Former Junction livery owner trained Kentucky Derby winner
With the 2017 Kentucky Derby done, another horse has a chance to win the Triple Crown, 98 years after Sir Barton became the first horse to win the Derby, Preakness and Belmont Stakes.
Sir Barton was owned by Canadian railroad heir J.K.L. Ross, but he was trained by a former Grand Junction livery stable owner.
H. Guy Bedwell — later nicknamed “Hard Guy” — became one of the leading Thoroughbred horse trainers in the country after leaving Colorado. He was inducted into the National Museum of Racing and Hall of Fame in 1971.
But trouble plagued him in Grand Junction and in the racing world.
Bedwell was born in Roseburg, Oregon, in 1876, and worked as a cowboy there. He arrived in Grand Junction in the 1890s.
His brother, J.B. Bedwell served as Mesa County Clerk prior to 1898. J.B.‘s assistant, Henry Nichols, succeeded him as clerk.
In that election, a job was arranged for Guy Bedwell. On Sept. 14, 1898, The Daily Sentinel reported that Guy became Nichols’ assistant in return for withdrawing as a candidate for clerk, “which left the place open for Henry Nichols.”
Nichols soon fired Bedwell, claiming Bedwell was ill and unable to perform his duties. Bedwell maintained he was never sick or unable to work. The real reason for his firing remains unclear.
By 1904, Guy Bedwell operated a livery stable at the corner of Colorado Avenue and Second Street. His home was nearby, at 253 Colorado Ave.
But newspaper accounts indicate ongoing problems, such as the death of an infant child in 1901 and the theft of one of his horses in 1904.
Bedwell’s most serious local difficulty occurred on Christmas Eve 1904, when he used a knife to cut fellow racehorse owner J.A. McLuen. Perhaps the “Hard Guy” nickname originated then.
The two men had been arguing about who owned the fastest horses. McLuen, a larger man, called Bedwell “a dirty liar,” and said if Bedwell were his own size, he would wallop him.
Witnesses said McLuen struck or pushed Bedwell, who left the saloon, but returned with a knife. He cut a gash in McLuen’s face.
Bedwell was charged with assault with intent to commit murder, but the following March, he pleaded guilty to simple assault, paid a fine, and the case ended.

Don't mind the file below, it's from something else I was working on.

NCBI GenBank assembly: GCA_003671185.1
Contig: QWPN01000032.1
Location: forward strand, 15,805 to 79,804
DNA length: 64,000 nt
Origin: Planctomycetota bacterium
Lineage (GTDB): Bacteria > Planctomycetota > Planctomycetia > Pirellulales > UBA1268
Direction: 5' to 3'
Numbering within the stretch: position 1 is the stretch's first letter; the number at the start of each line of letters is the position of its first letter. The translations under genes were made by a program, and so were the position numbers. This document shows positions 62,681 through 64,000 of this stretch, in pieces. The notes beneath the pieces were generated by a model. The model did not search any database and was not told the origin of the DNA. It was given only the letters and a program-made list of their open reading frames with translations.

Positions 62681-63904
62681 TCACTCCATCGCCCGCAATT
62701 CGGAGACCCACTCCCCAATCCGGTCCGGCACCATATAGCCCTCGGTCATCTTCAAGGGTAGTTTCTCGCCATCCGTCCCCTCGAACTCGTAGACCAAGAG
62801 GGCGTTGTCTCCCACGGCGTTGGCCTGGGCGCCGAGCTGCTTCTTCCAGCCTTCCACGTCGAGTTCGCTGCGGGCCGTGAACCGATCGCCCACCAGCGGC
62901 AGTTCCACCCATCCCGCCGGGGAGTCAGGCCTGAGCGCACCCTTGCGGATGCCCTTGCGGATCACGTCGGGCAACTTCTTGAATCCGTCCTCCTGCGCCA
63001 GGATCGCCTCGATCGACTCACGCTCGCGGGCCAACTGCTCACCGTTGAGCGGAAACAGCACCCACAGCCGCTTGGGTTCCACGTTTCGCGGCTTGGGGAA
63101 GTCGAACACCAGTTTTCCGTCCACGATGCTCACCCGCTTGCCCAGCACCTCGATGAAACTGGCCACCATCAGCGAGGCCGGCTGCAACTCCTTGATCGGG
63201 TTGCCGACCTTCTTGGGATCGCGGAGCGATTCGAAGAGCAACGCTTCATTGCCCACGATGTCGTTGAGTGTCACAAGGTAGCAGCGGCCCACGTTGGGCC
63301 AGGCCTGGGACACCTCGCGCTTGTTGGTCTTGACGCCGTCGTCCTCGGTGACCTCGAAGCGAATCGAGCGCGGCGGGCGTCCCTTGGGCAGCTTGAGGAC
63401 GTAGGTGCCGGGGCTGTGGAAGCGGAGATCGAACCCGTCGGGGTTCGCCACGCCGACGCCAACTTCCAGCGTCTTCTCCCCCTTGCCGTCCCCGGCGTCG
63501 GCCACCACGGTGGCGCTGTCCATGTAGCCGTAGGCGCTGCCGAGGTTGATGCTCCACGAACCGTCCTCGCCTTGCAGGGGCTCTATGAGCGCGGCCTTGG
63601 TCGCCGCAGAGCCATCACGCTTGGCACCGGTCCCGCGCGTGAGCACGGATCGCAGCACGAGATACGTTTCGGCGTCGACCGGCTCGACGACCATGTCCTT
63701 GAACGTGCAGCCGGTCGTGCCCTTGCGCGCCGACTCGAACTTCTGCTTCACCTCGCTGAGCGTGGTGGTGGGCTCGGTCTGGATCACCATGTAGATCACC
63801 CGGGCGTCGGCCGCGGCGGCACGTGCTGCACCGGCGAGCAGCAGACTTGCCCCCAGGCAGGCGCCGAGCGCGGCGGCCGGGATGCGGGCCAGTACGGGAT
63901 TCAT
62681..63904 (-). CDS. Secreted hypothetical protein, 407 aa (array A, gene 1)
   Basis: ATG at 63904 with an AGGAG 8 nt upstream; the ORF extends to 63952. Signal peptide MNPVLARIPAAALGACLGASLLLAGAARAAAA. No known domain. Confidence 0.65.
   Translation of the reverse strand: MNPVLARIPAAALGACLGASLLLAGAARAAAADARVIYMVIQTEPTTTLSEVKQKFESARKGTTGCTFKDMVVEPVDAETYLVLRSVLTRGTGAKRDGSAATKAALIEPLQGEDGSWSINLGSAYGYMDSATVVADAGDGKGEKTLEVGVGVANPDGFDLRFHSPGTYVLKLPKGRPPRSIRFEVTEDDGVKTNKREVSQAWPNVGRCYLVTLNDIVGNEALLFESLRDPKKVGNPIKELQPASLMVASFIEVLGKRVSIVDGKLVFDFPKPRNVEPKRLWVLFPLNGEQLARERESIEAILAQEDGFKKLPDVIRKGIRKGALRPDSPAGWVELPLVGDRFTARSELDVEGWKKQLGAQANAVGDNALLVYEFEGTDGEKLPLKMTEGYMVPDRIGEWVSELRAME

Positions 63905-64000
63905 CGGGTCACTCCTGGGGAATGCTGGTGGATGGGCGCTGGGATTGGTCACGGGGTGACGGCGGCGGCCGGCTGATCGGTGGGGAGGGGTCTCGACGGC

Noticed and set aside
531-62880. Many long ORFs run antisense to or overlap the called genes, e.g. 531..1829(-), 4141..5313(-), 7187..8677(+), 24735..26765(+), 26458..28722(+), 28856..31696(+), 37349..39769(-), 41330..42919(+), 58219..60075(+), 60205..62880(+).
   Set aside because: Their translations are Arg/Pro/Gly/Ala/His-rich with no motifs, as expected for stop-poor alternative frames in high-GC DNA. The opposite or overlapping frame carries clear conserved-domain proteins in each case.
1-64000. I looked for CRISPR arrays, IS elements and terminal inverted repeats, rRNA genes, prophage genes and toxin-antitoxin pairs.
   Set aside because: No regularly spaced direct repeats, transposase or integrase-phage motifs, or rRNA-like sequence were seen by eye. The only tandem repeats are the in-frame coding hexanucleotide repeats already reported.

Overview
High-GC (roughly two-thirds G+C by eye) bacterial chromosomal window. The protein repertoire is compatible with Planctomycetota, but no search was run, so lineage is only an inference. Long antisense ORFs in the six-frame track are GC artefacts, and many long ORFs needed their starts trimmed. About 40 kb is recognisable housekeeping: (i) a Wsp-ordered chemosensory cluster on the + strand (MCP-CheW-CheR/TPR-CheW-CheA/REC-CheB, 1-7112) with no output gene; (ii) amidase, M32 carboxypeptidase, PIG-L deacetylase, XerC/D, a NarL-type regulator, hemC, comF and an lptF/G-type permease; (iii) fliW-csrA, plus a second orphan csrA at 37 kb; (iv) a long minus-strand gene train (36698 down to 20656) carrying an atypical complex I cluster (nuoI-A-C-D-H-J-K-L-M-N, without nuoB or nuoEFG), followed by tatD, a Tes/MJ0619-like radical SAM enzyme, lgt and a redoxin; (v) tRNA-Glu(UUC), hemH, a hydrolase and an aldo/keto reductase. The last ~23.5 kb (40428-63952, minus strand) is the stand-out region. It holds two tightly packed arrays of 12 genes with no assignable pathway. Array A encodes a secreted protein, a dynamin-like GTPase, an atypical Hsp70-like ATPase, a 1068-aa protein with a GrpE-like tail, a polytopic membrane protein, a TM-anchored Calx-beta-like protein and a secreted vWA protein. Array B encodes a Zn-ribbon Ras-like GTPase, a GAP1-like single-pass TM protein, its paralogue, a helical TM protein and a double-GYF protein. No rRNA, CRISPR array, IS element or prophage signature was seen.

In addition to running his livery stable, Bedwell traded, trained and raced horses here. Years later, he recalled that in a single day of racing at Lincoln Park, he rode four horses and drove in six harness-horse heats.
While training in Grand Junction, Bedwell also earned a reputation for keeping racehorses healthy. He developed a particular knack for curing hoof problems.
It’s not known when Bedwell left Grand Junction. He was still listed in the Mesa County directory in 1907, but by then, he was racing horses at tracks from coast to coast.
In 1909 he won 122 races at recognized tracks, making him the leading trainer in North America.
However, in 1910, he had his first documented problems with horse-racing officialdom. He was accused of doping a horse with cocaine prior to a race. He was temporarily suspended from racing in Kentucky, but was reinstated by the end of the year.
For six consecutive years, beginning in 1912, Bedwell had the most total wins of any trainer in the country.
With such a record, it’s no surprise that Ross contacted Bedwell in late 1917, when he wanted to improve his racing stable. With Bedwell’s guidance, Ross bought horses that became some of the best racers of their time — Cudgel, Billy Kelly and Milkmaid.
Sir Barton was acquired in 1918, but he wasn’t highly regarded at first.
In fact, for the 1919 Kentucky Derby, Bedwell entered both Sir Barton and Billy Kelly, with Sir Barton only expected to set the early pace for his stablemate.
However, with Ross and Bedwell quietly betting heavily on him, Sir Barton won the Derby by five lengths. Billy Kelly was second.
The Derby, Preakness and Belmont Stakes were not officially known as the Triple Crown until the late 1920s, but all three were important races in 1919. So, with little rest between races, Sir Barton ran and won all three, adding a fourth victory between the Preakness and Belmont Stakes for good measure.
He also set a record with his time in the Belmont.
After those victories, Sir Barton continued to race, though he was tired and his feet were sore. He won a few, but lost key races. In 1920 he lost a match race to rising star, Man o’ War.
Still, with Sir Barton’s early victories, combined with those of Cudgel, Milkmaid and others, Bedwell was the leading trainer for 1919 and Ross was the leading owner.
But Bedwell’s problems soon resurfaced, first in a public argument with Sir Barton’s jockey, who hinted that Bedwell was doping horses.
Far worse was when Bedwell secretly asked the Man o’ War camp before the match race for a small share of the proceeds from the race if Sir Barton lost. That was a violation of New York state racing rules, and Bedwell lost his New York racing license. He wasn’t reinstated until 1938.
Bedwell and Ross parted ways after that, but Bedwell continued to train and race in other states. He worked into the 1940s, but he never regained the glory of his early years. He died in 1951 in Maryland.
Throughout much of his racing career, Bedwell journeyed often between the East and the West coasts. Whether he ever visited his one-time home in Grand Junction during those years is unknown.
Information for this column came from “Masters of the Turf: Ten Trainers Who Dominated Horse Racing’s Golden Age,” by Edward L. Bowen; “Wicked Western Slope,” by D.A. Brockett; The National Museum of Racing and Hall of Fame; the Museums of Western Colorado; The Daily Sentinel and the Grand Junction News.